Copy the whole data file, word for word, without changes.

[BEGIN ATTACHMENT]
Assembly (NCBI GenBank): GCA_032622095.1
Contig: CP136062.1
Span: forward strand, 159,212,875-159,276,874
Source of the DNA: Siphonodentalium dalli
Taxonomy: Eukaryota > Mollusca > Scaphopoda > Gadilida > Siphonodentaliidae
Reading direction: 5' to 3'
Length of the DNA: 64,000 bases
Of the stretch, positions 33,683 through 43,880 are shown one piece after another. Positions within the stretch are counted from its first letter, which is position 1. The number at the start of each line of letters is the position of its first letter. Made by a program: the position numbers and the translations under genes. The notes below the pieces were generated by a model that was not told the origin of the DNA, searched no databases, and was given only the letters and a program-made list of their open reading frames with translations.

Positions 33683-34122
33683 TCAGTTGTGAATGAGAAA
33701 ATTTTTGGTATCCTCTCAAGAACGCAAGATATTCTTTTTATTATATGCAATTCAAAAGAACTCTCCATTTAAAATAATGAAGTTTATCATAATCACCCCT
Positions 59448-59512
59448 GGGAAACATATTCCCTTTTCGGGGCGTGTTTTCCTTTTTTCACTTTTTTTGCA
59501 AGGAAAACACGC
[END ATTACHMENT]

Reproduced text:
Assembly (NCBI GenBank): GCA_032622095.1
Contig: CP136062.1
Span: forward strand, 159,212,875-159,276,874
Source of the DNA: Siphonodentalium dalli
Taxonomy: Eukaryota > Mollusca > Scaphopoda > Gadilida > Siphonodentaliidae
Reading direction: 5' to 3'
Length of the DNA: 64,000 bases
Of the stretch, positions 33,683 through 43,880 are shown one piece after another. Positions within the stretch are counted from its first letter, which is position 1. The number at the start of each line of letters is the position of its first letter. Made by a program: the position numbers and the translations under genes. The notes below the pieces were generated by a model that was not told the origin of the DNA, searched no databases, and was given only the letters and a program-made list of their open reading frames with translations.

Positions 33683-34122
33683 TCAGTTGTGAATGAGAAA
33701 ATTTTTGGTATCCTCTCAAGAACGCAAGATATTCTTTTTATTATATGCAATTCAAAAGAACTCTCCATTTAAAATAATGAAGTTTATCATAATCACCCCT
Positions 59448-59512
59448 GGGAAACATATTCCCTTTTCGGGGCGTGTTTTCCTTTTTTCACTTTTTTTGCA
59501 AGGAAAACACGC